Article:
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Beyond Earthly Skies

A Pair of Very Young Brown Dwarfs

14 Oct 2013, 10:00 UTC
A Pair of Very Young Brown Dwarfs ESO/L. Calçada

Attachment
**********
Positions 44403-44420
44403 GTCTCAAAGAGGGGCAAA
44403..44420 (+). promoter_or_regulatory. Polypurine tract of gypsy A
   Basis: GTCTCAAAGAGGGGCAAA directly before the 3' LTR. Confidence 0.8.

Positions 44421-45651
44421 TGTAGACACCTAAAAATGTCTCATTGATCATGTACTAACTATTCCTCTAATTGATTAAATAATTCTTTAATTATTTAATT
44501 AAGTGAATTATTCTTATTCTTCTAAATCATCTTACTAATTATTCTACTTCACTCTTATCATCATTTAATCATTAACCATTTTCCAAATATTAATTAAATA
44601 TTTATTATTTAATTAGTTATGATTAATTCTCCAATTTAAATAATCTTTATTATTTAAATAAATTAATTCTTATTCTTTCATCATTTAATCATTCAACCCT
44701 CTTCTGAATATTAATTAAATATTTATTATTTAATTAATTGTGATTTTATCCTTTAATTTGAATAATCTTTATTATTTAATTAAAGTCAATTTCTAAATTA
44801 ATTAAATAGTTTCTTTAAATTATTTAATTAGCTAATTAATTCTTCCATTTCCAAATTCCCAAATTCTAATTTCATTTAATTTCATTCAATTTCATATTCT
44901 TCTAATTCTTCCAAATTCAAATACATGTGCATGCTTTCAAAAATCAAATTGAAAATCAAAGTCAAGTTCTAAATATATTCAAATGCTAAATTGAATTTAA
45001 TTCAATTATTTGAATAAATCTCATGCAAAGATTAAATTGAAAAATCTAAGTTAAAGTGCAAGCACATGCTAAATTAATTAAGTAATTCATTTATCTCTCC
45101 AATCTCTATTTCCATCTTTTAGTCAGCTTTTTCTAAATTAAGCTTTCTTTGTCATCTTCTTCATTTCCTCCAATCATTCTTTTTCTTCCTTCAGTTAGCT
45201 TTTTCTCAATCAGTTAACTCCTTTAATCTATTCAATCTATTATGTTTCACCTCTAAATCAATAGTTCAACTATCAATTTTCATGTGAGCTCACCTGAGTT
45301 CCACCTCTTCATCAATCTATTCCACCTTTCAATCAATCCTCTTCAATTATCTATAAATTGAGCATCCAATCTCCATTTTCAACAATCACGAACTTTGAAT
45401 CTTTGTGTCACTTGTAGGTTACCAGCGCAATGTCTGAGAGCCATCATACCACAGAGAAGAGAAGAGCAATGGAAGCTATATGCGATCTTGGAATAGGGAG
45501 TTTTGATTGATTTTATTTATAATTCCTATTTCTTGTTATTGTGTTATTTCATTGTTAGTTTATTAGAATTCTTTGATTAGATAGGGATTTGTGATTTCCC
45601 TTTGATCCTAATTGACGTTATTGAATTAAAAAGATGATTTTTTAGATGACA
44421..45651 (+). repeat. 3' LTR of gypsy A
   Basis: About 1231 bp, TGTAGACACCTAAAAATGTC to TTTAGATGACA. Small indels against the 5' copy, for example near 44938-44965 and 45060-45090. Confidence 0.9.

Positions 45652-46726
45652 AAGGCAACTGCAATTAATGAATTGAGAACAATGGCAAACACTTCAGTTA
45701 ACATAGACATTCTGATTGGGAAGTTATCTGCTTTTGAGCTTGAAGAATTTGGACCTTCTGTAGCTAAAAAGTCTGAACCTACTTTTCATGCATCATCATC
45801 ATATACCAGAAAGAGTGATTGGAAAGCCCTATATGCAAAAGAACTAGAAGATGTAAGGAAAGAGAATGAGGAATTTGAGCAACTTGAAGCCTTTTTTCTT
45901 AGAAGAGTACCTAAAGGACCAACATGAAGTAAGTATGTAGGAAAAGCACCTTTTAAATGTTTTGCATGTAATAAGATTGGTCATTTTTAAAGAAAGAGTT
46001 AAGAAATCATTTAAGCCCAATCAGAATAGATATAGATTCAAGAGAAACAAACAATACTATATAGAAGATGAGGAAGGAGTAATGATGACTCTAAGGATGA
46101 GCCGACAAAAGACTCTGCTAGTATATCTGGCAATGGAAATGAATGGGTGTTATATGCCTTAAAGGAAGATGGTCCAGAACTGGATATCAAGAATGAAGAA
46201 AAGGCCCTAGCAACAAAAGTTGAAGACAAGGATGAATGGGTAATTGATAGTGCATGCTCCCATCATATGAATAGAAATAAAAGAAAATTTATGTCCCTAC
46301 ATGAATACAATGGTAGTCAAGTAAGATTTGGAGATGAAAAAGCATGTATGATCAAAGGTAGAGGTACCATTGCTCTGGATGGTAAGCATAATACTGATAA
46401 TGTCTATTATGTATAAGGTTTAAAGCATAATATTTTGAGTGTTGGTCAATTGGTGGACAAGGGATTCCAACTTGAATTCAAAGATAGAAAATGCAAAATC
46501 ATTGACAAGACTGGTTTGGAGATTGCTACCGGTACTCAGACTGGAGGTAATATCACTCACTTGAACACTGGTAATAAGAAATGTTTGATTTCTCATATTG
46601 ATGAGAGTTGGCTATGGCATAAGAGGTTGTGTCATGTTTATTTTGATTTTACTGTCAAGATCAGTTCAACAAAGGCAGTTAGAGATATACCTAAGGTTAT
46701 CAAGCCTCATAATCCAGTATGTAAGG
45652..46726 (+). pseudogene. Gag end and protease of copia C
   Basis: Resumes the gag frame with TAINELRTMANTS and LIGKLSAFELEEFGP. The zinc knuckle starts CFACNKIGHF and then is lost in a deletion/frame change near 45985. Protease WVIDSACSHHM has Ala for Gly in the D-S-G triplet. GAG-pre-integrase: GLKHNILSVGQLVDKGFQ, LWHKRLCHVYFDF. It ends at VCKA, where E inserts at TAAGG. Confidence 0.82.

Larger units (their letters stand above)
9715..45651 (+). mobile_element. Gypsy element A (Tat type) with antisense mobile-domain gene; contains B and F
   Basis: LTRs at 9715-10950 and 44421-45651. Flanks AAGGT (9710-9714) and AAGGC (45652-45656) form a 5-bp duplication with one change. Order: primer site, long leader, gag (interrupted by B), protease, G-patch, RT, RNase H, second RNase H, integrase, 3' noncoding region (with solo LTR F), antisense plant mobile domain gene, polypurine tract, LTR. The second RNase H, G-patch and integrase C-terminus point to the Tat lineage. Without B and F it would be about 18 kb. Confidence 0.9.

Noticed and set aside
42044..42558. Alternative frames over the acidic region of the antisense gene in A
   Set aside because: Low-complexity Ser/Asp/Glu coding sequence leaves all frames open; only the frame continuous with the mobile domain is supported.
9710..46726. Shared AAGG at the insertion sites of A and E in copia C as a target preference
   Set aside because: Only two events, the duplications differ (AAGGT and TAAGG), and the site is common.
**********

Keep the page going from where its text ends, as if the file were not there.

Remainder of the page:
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Brown dwarfs bridge the gap between the least massive stars (~0.075 Sun’s mass) and the most massive planets (~0.013 Sun’s mass). Although they form as stars do and resemble gas giant planets, a brown dwarf is neither star nor planet. In 2006, a team of astronomers announced the discovery of a pair of young brown dwarfs located ~1400 light years away in the Orion Nebula. The pair is identified as 2MASS J05352184-0546085 and it is the first example of an eclipsing binary system comprising two brown dwarfs. Here, the two brown dwarfs mutually eclipse each other as they orbit around their common centre of mass.Figure 1: This artist’s impression shows an eclipsing binary system. As the two components orbit each other, they pass in front of one another and create periodic dips in their combined brightness. Credit: ESO/L. Calçada.The higher mass ‘primary’ component has a mass of 0.054 ± 0.005 solar mass and a size of 0.669 ± 0.034 solar radii, while the lower mass ‘secondary’ component has a mass of 0.034 ± 0.003 solar mass and a size of 0.511 ± 0.026 solar radii. Since the Orion Nebula star cluster is extremely young, 2MASS J05352184-0546085 is believed to be ...

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